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As part of the International Women’s Day celebration and to streamline and enhance the existing services for women and children, Her Royal Highness Princess Sonam Dechan Wangchuck launched four guidelines, yesterday in Thimphu.

The four guidelines are Standard Operating Procedures (SOP) on case Management for Women and Children in Difficult Circumstances, Guidelines for Accreditation and Management of Shelters Homes for Women and Children in Difficult Circumstances, Guidelines for Accreditation of Service Providers 2017 and Media Guidelines for Reporting on Women and Children.

Chief programme officer of women’s division with the National Commission for Women and Children (NCWC), Ugyen Tshomo, said the guidelines would help in the implementation of Acts related to women and children.

Executive director of RENEW, Tandin Wangmo said that the existence of domestic violence in a society is an indication of gender inequality.

She said that of the 420 clients RENEW received last year, 94 percent were women. “On the positive note, these 395 women had chosen to do something about the violence in their families. Not to accept abuse or to stay silent.”

Works and human settlement minister Dorji Choden said that in a democratic system, the ready access to legal aid and legal advice for justice and protection of rights is necessary to capacitate women.  “Investing in women’s economic empowerment will be key to poverty reduction, inclusive growth and achieving gender equality,” she said.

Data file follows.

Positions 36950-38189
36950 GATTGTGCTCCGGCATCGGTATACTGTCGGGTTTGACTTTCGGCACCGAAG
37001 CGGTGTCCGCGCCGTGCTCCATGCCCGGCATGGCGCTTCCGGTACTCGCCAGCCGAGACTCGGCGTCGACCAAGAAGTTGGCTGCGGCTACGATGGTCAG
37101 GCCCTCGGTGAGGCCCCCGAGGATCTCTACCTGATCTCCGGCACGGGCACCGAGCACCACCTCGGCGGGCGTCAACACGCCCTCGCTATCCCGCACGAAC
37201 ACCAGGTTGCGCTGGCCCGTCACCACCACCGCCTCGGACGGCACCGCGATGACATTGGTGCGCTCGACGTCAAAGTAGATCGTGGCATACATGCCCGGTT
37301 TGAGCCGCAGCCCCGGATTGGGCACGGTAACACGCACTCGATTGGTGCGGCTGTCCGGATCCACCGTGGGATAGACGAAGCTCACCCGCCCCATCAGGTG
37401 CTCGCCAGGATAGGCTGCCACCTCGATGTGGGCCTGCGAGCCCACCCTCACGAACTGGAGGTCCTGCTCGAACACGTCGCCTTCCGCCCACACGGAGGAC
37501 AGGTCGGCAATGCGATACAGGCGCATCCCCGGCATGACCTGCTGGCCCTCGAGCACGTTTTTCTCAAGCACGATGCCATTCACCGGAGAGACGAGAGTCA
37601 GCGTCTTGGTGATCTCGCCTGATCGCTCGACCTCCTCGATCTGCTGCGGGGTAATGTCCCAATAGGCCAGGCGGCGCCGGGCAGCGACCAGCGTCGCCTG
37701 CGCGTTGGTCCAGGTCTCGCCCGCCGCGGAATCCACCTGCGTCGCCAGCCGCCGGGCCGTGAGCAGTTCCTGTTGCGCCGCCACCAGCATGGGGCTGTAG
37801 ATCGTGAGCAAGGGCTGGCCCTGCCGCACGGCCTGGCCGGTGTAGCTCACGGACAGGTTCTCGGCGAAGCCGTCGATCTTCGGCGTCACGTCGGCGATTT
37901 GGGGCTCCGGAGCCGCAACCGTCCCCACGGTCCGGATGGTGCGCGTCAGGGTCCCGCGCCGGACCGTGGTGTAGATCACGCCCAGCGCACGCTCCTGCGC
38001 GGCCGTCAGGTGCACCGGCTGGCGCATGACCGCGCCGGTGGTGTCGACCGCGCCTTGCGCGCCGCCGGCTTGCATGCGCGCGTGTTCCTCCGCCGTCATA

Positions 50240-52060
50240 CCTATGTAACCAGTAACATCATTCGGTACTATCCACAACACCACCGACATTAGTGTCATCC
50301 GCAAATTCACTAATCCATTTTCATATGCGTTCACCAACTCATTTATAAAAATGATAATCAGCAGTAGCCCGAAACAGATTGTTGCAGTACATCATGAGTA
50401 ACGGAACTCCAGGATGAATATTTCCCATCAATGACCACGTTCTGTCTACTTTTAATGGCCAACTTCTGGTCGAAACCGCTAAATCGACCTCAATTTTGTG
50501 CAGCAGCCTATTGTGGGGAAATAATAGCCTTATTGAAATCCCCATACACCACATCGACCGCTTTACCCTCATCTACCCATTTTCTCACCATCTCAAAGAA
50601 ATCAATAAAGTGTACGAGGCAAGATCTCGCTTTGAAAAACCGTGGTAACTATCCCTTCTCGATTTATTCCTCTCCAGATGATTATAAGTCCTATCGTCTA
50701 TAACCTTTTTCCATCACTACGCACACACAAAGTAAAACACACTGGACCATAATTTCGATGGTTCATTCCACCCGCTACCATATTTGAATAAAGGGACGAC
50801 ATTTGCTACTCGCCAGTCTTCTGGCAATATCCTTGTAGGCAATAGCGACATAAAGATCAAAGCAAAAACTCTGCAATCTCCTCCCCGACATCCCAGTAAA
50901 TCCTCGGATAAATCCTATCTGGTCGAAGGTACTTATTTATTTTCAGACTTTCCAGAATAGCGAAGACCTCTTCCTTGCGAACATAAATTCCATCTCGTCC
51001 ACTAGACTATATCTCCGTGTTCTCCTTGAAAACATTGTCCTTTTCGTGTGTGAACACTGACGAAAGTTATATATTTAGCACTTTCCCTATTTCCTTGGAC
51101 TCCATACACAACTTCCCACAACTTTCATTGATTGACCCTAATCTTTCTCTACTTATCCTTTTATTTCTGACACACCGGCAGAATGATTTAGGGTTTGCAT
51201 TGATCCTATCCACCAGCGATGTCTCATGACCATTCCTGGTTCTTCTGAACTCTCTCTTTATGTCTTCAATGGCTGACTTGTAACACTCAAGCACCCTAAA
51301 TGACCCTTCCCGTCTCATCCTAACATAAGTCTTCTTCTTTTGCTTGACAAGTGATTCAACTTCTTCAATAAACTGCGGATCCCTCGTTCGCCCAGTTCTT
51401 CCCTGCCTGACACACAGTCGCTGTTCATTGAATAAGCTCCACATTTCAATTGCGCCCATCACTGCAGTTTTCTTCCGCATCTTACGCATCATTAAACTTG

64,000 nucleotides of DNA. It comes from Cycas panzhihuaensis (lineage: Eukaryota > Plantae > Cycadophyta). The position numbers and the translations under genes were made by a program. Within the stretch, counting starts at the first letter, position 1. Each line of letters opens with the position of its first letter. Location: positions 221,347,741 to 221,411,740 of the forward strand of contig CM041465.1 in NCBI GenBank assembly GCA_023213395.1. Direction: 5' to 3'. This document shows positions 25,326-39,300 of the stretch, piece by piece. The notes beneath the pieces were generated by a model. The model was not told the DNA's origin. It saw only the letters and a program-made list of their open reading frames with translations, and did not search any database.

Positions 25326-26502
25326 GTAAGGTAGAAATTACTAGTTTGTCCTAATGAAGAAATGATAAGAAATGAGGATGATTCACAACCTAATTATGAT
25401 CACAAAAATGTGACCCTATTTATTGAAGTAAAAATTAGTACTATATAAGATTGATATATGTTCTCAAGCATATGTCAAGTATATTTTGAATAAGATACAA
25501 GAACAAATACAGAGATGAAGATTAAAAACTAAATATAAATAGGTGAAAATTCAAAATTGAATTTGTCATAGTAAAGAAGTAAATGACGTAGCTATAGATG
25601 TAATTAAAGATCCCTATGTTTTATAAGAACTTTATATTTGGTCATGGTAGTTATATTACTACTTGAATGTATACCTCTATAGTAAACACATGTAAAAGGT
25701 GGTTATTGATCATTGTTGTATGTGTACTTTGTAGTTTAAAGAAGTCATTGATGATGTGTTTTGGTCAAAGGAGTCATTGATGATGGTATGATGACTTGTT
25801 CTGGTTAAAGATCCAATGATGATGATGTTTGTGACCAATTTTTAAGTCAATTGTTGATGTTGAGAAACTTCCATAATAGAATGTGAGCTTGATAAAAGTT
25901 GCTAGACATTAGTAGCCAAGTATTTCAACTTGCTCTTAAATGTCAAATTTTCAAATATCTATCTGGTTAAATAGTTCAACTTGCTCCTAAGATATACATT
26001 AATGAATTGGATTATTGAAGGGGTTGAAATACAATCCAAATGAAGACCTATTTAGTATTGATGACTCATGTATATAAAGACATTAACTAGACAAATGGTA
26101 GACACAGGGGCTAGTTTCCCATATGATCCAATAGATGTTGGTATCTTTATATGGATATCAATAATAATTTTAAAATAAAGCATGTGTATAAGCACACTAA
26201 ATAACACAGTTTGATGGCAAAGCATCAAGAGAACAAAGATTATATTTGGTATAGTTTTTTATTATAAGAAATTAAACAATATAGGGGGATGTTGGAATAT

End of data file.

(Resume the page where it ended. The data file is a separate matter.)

The SOP contains integral roles and responsibilities of stakeholders involved in dealing with women and children in difficult circumstances, and provide provisions on a range of care and support services from the registration of a case to its closure and post care services.

Media Guidelines for Reporting on Women and Children sets a minimum parameter for reporting, provides guidance to media, strengthens implementation of the existing legal and policy framework and role of media. It also aims to sensitise the coverage on women and children and to strengthen the existing codes of ethics in promoting and protecting the rights of women and children in Bhutan.

Ugyen Tshomo said that the guidelines are for all implementers.  “If there are no guidelines to implement the acts, there are chances of duplications during implementation.”

She added that apart from the stakeholders, NCWC through gender focal persons in every ministry and dzongkhags would also do the monitoring.

Respect Educate Nurture Empower Women (RENEW) also launched the Consensus Building Workshop Facilitator’s Handbook.

UN resident coordinator Gerald Daly said that compared to other south Asian societies, Bhutanese women have more advantage. “However, women account for 60 percent of the unemployed. Today, in rural Bhutan agricultural sector is largely maintained by women employing about 110,000 as compared to only 70,000 men,” he said. “Traditional believes that women must inherit land to take the responsibility to care for aging parents has limited social and economic choices.”

He said that how Bhutan follows through on women empowerment and equality maybe one of the most essential aspect of Gross National Happiness. “The time is now to act for a future that is more equal, time is now to transform what we have been doing at policy level into actions to empower women in all aspects of life.”

Karma Cheki

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